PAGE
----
Jake Stewart the cobbler shoemaker lived and worked at a house known as The Breest. Jake had an Alsatian dog named Cleo. That dog would let you in the shoemakers shop but it lay down across the door and would not let you out until you had paid for your purchase. Many people remember this, DO YOU?

No Need For Police.

Four Kilbirnie men were walking home after a shift in the steelworks, this would be after ten at night; it was a Friday and in those days people were paid in cash. Archie Allan, better known as Big Airchie, Wullie Mcgookin, Johnny Mason and Alex Irvine were waylaid by six would-be robbers. The problem was dealt with in typical Kilbirnie fashion - they went into the local Police station to report the incident. Constable Sanny Frew asked Big Airchie if he could identify any of them. Airchie replied, "No, but if you care to go up the railway line they will still be lying there" - and they were.


Jake Stewart, the cobbler shoemaker, late on in life accepted Christianity. Jake was known for his quick wit and put downs. Someone in church was giving a personal testimony and in closing he said, "Well Mister Stewart, you will be pleased to know that no cobblers will be employed in Heaven because all the souls are mended.... there will be no need for cobblers in Heaven." Jake stood up to give his testimony and started off with the words, "Aye... but there will be no need for Insurance men either!"


People have been asking for the words for the song 'Family Silver'. This song does not relate to Kilbirnie other than it was composed by myself. That said, I will wait for Francis Frith getting back to me to see if it is allowed.

Ailsa Craig, From Kilbirnie Hills.

There stands the Craig, dark austere majestic, landmark to mariner, constant proud monastic. Lonely place viewed from afar, awesome place much to adore, volcanic rock in form and mode, midst jagged rocks the birds abode. From Paddys Milestone Irish eyes view the coast where Ayrshire lies. Forboding Sentinel and Barren, far different from the hills of Arran, a symbol of the ages gaun, curling stones hewn out by haun, Timeless stands The Craig, ALOFT-- ALOOF--ALONE. by John Allan.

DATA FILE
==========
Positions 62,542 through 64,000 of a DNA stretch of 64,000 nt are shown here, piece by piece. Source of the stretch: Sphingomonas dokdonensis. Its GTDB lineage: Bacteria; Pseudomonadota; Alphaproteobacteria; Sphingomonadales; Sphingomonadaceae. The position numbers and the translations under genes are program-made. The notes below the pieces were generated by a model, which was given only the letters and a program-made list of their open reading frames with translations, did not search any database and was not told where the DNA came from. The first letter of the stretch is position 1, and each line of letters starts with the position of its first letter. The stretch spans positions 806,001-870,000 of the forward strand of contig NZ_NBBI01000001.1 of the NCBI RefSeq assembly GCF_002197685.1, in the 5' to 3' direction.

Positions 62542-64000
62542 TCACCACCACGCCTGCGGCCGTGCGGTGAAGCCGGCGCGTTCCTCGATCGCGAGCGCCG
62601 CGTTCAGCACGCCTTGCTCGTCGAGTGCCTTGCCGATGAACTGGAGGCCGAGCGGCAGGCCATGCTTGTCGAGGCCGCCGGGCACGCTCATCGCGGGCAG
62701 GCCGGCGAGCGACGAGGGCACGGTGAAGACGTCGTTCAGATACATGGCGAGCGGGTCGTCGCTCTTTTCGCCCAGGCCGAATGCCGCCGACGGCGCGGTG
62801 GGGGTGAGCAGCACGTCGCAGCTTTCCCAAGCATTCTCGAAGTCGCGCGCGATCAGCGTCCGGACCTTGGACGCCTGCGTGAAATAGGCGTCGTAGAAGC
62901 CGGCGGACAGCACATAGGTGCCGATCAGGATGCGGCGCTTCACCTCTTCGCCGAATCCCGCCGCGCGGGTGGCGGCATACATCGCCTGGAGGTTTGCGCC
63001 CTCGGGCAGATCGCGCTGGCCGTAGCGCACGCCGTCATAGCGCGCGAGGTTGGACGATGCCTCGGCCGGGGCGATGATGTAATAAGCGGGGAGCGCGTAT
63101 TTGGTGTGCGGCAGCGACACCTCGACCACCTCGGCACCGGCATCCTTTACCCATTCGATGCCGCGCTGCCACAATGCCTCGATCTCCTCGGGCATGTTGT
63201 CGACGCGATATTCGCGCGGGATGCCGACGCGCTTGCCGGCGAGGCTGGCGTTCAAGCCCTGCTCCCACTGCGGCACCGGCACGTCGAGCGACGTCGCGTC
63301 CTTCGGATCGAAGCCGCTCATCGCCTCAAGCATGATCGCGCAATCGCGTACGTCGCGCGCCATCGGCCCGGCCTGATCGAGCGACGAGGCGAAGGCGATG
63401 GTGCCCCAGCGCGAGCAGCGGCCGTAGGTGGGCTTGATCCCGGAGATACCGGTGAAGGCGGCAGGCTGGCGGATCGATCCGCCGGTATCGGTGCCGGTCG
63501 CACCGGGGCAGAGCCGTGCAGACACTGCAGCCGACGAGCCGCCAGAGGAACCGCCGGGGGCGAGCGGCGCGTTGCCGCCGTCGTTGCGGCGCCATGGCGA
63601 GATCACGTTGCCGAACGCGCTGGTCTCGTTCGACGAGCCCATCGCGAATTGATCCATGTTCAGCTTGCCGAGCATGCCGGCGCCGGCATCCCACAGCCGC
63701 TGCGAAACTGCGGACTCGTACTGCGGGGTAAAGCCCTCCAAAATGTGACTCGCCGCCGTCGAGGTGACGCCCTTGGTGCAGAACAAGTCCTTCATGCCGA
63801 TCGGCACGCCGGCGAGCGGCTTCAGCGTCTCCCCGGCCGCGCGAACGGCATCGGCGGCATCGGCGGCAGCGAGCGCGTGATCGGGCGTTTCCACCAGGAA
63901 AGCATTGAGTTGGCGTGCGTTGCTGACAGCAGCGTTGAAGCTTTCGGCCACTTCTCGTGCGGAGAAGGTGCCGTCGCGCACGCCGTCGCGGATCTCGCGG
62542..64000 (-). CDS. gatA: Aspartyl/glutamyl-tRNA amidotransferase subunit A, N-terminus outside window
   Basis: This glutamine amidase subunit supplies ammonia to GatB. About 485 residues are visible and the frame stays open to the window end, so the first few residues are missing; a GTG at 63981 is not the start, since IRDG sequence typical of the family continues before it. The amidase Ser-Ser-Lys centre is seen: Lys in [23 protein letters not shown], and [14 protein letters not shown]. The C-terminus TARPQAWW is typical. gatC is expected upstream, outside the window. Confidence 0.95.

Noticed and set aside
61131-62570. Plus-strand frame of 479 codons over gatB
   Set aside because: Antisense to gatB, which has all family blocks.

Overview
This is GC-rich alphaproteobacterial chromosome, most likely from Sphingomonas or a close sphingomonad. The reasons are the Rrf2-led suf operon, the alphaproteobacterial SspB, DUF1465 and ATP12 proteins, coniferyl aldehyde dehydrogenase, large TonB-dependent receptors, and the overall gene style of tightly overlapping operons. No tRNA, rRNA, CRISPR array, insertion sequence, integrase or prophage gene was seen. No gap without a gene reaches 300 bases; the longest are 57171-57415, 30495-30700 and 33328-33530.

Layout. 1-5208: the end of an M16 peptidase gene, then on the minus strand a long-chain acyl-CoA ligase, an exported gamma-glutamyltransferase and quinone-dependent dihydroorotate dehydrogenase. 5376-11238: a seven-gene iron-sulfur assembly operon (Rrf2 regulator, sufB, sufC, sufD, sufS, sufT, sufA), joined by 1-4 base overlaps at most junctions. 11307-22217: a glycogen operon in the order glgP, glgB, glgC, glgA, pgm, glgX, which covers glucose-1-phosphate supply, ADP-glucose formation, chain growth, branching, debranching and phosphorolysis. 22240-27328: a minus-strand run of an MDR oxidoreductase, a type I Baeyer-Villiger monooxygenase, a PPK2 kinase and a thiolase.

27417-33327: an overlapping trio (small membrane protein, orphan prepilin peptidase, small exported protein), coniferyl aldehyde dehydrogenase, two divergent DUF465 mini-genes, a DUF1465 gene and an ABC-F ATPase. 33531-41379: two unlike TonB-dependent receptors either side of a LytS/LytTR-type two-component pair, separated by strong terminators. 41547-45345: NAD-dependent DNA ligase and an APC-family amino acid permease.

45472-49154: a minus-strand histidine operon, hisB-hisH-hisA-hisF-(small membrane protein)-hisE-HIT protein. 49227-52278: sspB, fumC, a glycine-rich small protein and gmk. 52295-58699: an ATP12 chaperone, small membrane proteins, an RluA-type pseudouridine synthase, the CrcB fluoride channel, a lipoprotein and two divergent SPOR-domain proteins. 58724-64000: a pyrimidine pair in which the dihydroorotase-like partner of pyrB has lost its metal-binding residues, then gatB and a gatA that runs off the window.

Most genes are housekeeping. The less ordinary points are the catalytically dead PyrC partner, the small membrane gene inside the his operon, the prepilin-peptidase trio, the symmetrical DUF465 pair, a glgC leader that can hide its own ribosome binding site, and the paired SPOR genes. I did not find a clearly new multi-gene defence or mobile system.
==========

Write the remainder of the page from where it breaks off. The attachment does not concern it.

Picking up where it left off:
Back by W.D.Fisher.

Hi kilbirnie folks world wide. This is the poem you have all been asking for. No ettlin oanything wrang, wee albin daunert alang by the side o the orchard wa, where the pears an apples an aw were hinging ready tae fa. Folk say an its ma belief opportunity maks the thief, a hole in the wa in view, whit less could albin do but wrastle haulf wae through. An there ayont the wa whit wis it albin saw, a giant six fit three wae a cudgel frichtsome tae see twixt him an the apple tree. Whaur are ye gaun ya deevil baith looks an voice unceevil, there was jist yae choice tae mak, there was jist yae gate tae tak, so the wee soul answered BACK.

Swimming Places or Dookin Holes.

I stand to be corrected; have been asking around about our dookin holes or places in the river Garnock where we used to swim. Starting at the Conga; the wee lynn, the gless cutter, the Zambezzy, the Comb, the Broom, the Jonah, the Garret lynn and the Sheperds. Finally, the spoot or the spout of the river Garnock itself. It was great to stand under this waterfall and feel the might of the Garnock thrashing doon on your bare back, then swimming in the pond.

The Phantom Whistler.

My father told me only once about the 'phantom whistler'; apparently in the early hours of the morning someone walked about whistling, it was normally inspirational tunes like Onward Christian Soldiers or I know that my Redeemer liveth. Who was the Phantom Whistler?

Schoolwynd Sweet Shop.

People have asked for the name of the sweet shop in Schoolwynd, it was Hallidays. Also been asked to name all the dookin holes on the river Garnock; I will have to get help with this enquiry and get back to you.

Co-Op Knock

its many a lang and weary day since 1889 when a cam tae kilbirnie toon tae let folk see the time. theres lots o things that i hae seen, keep mind am tellin ye especially oan a satrday night an no through drinking tea. yon institute that stauns ower there was gifted for your pleasure and folks they cam fae far and near tae spend an oor a leisure. the robert knox memorial hall wae its bricht shining light is there for wan an a tae see an guide yi hame at night. the brig itsel has chinged a bit, its been made fairly wide tae cope wae extra traffic fae largs an west kilbride. the thackit hoose that stood against the brig has been knocked doon, a mission halls been bilt ower there for the gid folk a the toon. a picture and cafe is whaur bridgend mansion stood fur tae entertain the blasties when thet are in the mood. forbye the numerous chinges that just had tae tak... Read more

I Remember When I Was Just A Little Girl...

I remember when I was just a little girl Ladside won the Junior Cup and the whole town went wild, my brother Tom Storie was on the committee many years later.